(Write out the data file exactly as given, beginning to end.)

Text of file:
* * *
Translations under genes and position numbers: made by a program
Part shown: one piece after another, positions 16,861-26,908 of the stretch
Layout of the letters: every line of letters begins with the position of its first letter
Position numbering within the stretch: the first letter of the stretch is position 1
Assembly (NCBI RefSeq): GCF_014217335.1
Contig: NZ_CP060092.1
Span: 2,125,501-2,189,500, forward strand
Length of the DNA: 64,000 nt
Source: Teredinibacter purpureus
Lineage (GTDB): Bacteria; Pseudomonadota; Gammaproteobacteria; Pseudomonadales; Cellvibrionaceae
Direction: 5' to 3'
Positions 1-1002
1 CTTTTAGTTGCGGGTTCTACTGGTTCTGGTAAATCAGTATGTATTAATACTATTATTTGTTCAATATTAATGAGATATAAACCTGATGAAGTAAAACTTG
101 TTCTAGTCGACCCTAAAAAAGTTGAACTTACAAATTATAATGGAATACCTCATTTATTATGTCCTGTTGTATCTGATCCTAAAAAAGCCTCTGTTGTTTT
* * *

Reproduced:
Translations under genes and position numbers: made by a program
Part shown: one piece after another, positions 16,861-26,908 of the stretch
Layout of the letters: every line of letters begins with the position of its first letter
Position numbering within the stretch: the first letter of the stretch is position 1
Assembly (NCBI RefSeq): GCF_014217335.1
Contig: NZ_CP060092.1
Span: 2,125,501-2,189,500, forward strand
Length of the DNA: 64,000 nt
Source: Teredinibacter purpureus
Lineage (GTDB): Bacteria; Pseudomonadota; Gammaproteobacteria; Pseudomonadales; Cellvibrionaceae
Direction: 5' to 3'
Positions 1-1002
1 CTTTTAGTTGCGGGTTCTACTGGTTCTGGTAAATCAGTATGTATTAATACTATTATTTGTTCAATATTAATGAGATATAAACCTGATGAAGTAAAACTTG
101 TTCTAGTCGACCCTAAAAAAGTTGAACTTACAAATTATAATGGAATACCTCATTTATTATGTCCTGTTGTATCTGATCCTAAAAAAGCCTCTGTTGTTTT